In my previous column, I championed equality of outcome, positive discrimination, and privilege analysis as strategies to redress inequality. These constructive ideas emanate largely from the realm of identity politics – yet this analytical framework falls short, for me, when used as a methodology to restrict discussions about oppression. Rather than acting like a “road” that facilitates the direction of discourse, it becomes more like a “fence” that cordons off certain people and ideas.
I’ve written about the gulf between theory and praxis before (regarding grammar nazis) and, here, we see a similar disjuncture. The issue is captured in this comic by Stephanie McMillan, which shows just how easy it is to fall into the trap of comparing the “notches” in our “underprivileged belts”.
Underpinning “Oppression Olympics” is the impetus to establish authority: we recognise – rightfully – that lived experience strengthens a person’s political position, and that we must centralise the views of the disadvantaged.
This becomes counterproductive when we start deeming these identity markers infallible – as a young, brown, queer, effeminate migrant with mental illness, for instance, I’m a minority on six levels, trumping a middle-aged straight white male. A concomitant problem arises: as Michael Brull asserts, we begin relying on minority labels as irrefutable evidence of a person’s authority. In doing so, identity politics frames all outsiders – individuals from other minority groups and even the most well-meaning of “allies” – as forever unable to contribute to discourse, as they lack firsthand knowledge.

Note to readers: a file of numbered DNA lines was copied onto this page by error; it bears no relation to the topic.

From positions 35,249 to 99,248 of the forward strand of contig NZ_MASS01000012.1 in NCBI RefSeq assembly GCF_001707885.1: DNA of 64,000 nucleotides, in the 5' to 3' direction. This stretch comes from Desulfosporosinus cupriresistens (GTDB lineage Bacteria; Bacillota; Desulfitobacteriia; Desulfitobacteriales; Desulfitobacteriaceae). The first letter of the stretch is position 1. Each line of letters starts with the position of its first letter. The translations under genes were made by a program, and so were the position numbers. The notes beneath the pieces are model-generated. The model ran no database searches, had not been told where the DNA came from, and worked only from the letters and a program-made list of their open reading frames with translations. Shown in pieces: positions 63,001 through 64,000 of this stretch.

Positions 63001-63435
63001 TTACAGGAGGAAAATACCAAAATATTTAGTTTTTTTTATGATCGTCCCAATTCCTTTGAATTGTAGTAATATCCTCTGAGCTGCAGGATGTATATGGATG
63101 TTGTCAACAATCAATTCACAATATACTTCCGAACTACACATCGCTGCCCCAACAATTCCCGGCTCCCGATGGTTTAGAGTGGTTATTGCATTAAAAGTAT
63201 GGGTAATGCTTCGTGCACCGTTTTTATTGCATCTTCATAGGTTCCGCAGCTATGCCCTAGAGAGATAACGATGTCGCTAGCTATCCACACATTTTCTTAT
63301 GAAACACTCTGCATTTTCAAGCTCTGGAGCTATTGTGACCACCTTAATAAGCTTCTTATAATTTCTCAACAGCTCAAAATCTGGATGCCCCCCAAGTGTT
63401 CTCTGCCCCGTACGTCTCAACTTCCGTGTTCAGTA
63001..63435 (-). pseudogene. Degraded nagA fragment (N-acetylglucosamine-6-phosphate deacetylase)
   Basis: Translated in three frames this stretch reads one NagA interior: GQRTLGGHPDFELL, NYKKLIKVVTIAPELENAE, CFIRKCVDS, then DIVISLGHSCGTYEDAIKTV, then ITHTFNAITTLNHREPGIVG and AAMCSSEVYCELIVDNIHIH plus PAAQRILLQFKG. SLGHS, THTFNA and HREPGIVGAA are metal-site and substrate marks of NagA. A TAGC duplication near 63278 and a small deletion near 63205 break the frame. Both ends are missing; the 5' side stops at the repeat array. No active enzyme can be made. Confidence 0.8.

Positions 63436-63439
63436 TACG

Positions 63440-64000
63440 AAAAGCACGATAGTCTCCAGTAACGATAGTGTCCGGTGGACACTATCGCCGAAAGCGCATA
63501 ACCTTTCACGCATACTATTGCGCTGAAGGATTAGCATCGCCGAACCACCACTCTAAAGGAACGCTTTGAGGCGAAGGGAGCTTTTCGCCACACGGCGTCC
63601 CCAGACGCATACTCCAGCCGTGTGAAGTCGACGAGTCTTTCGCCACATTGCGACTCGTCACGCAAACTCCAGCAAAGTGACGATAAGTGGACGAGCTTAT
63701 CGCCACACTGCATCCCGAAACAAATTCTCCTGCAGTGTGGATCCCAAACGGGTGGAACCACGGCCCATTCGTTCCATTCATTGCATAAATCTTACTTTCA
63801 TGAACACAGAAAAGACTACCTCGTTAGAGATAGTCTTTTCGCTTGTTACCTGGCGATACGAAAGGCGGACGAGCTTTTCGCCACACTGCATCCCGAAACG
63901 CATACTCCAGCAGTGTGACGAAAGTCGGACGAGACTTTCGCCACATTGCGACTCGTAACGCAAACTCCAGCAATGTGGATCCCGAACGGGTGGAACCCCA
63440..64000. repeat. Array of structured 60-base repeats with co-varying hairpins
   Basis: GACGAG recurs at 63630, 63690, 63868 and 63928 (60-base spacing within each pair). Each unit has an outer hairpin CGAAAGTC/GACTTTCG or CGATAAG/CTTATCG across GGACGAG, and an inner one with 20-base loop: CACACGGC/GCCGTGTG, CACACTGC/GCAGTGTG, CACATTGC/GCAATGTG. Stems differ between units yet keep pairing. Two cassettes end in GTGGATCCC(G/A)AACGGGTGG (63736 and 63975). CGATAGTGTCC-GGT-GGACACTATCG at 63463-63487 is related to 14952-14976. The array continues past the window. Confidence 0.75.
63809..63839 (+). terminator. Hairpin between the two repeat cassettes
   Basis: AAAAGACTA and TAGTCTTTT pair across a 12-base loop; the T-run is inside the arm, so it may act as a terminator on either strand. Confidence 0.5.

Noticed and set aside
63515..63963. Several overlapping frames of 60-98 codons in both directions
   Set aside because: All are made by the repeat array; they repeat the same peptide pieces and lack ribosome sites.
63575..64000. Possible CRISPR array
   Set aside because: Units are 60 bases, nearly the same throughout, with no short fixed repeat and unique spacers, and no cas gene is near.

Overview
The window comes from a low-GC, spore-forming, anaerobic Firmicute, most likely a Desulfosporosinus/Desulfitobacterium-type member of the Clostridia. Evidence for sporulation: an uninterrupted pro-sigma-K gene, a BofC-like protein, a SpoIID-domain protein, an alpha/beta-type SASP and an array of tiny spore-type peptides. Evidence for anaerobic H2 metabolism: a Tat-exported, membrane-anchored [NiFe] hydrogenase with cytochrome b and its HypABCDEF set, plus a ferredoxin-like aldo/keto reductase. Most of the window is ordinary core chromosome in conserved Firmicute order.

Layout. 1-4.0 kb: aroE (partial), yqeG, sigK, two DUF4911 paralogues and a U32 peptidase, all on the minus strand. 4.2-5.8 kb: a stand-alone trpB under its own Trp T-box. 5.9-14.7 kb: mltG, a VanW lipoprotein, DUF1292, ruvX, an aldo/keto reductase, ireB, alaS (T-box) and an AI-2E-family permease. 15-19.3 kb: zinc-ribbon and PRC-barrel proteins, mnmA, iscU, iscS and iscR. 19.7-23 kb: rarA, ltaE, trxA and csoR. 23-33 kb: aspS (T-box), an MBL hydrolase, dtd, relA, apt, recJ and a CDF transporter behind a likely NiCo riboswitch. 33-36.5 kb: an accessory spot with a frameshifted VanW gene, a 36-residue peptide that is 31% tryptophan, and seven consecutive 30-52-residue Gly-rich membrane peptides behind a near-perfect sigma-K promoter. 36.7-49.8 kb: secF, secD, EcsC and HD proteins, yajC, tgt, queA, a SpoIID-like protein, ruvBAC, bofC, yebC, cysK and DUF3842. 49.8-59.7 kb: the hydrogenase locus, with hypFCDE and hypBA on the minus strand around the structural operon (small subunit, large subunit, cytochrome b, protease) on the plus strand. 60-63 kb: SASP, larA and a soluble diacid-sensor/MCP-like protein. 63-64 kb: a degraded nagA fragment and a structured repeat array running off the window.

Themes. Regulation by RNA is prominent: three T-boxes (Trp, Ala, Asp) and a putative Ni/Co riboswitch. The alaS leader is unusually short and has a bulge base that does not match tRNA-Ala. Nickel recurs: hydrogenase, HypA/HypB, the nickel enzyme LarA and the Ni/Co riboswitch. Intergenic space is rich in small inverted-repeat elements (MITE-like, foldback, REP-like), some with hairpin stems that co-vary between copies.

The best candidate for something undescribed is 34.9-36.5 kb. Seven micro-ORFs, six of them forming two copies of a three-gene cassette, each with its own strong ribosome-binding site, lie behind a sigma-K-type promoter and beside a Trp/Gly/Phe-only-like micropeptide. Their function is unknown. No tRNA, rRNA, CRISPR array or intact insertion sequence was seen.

Lived experience can powerfully exemplify oppression’s real-world effects, but it’s also very limited. The personal is indeed political, but one person’s encounters can’t account for the sum of all other persons’ experiences, despite shared “membership” to a group. It’s reductive to view individuals as nothing more than their sociopolitical labels.
Aaron Goggans cites a further criticism: identity politics automatically presumes the marginalised’s “innocence”. In turn, outsiders are often demonised for co-opting precious discursive space or invalidated as “part of the problem”.
As McMillan’s comic depicts, what this often leads to is ideological infighting while larger-scale oppression affecting everyone – such as capitalist exploitation – persists. Adolphe Reed and Helen Razer even attack identity politics on Marxian grounds as a system that favours representations over reality.
Impact may be more important than intent, but this doesn’t mean intent is of no importance – overt hate speech is worlds away from earnest questions about cultural appropriation.
Preoccupying ourselves with pronoun use or whether an actor of the right ethnicity has been cast in a film may seem like we’re debating abstractions instead of actual issues. However, as Goggans clarifies, these concepts do have real-world impact – our attitudes and actions are (re)shaped by how we understand identity and difference.